- Meeting abstract
- Open Access
ABC transporters of the liver fluke Fasciola hepatica
© Kudlacek et al; licensee BioMed Central Ltd. 2012
- Published: 17 September 2012
- Insect Cell
- Heterologous Expression
- Bovine Liver
- Liver Fluke
The liver fluke Fasciola hepatica is one of the most important parasites affecting animal health all over the world, causing the so called liver fluke disease (fascioliasis). Infections of mammals can only occur via larvae of the fluke, which live on plants in moistly grassland. Therefore infections of humans are rather rare, but infections of animal stock still lead to large financial losses. The drugs of choice used in the treatment of infected animals are benzimidazoles like triclabendazole, which prevent microtubule formation. During the last decades more and more flukes resistant to these drugs have been found. Beside mutations in the target proteins (β-tubulin), detoxificationmechanisms via ABC (ATP-binding cassette) transporters are thought to be responsible for these resistances. Up to date little is known about proteins of the fluke. We therefore try to isolate yet unknown proteins, focusing mainly on ABC transporters, of the fluke, to investigate their potency as putative new drug targets.
Adult flukes were collected from bovine liver at a slaughter house in lower Austria. An ABC transporter of Fasciola hepatica was cloned from isolated fluke RNA. Heterologous expression was used for further characterization of the transporter in various cell lines. Polyclonal antibodies were raised to allow localization of the transporter by immunfluorescence microscopy.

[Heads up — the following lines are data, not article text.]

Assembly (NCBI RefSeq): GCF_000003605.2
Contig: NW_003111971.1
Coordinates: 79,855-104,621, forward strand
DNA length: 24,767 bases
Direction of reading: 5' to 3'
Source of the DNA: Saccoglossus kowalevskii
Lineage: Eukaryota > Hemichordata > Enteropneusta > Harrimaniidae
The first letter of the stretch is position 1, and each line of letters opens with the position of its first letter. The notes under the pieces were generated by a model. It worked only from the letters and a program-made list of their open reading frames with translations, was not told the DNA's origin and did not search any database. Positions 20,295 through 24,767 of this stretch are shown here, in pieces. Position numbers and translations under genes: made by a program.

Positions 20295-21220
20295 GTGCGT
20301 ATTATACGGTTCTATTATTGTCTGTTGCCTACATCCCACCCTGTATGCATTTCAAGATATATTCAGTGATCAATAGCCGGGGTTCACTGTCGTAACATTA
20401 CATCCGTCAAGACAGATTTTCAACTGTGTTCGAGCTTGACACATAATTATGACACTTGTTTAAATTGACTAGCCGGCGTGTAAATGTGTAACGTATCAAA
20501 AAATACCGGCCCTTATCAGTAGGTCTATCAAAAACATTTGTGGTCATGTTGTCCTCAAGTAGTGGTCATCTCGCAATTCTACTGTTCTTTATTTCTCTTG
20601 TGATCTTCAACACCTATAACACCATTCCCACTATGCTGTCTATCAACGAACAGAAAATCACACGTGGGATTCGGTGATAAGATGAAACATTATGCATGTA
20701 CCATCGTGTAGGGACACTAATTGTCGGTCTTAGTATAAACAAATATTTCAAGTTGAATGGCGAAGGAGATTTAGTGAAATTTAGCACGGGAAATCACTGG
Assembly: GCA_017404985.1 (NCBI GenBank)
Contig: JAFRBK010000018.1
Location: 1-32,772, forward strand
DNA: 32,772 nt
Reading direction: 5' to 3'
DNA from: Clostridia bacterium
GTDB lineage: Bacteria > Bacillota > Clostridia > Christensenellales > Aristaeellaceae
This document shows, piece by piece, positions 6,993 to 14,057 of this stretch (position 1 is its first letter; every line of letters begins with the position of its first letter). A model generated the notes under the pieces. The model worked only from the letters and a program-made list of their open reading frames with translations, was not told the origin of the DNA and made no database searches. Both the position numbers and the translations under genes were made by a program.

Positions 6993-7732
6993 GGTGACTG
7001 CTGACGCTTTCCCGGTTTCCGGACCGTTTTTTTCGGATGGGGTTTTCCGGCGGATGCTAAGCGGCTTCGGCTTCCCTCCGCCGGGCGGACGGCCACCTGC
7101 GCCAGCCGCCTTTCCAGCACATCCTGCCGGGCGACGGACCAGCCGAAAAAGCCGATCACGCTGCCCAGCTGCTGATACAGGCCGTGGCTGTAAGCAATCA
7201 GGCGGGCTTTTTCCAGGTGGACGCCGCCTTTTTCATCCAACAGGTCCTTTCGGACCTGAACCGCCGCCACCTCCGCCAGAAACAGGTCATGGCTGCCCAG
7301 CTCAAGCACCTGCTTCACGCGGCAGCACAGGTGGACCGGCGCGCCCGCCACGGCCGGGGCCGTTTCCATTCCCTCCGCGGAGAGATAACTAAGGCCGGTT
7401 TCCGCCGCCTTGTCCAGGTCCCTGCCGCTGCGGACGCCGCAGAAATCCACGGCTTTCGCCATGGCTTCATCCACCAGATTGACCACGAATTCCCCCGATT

We could clone a full length ABC transporter consisting of twelve transmembrane domains, showing high homology to members of the B-type family of ABC transporters. Heterologous expression of this Fasciola hepatica ABC transporter showed mainly intracellular localization in various cell lines, including mammalian and insect cell lines. Some members of the B-family of ABC transporters, like the mitochondrial transporters, ABCB10, are known to be expressed intracellularly. We have not determined a substrate of the transporter yet, but if the expression pattern holds true for the subcellular expression of the native fluke transporter, this transporter can not be responsible for resistances to anthelmintic drugs in the liver fluke. We have two other ABC transporters identified by sequence comparison and cloned from fluke RNA which will be analyzed in similar ways.
This work was supported by the Austrian Science Fund FWF (SFB35).
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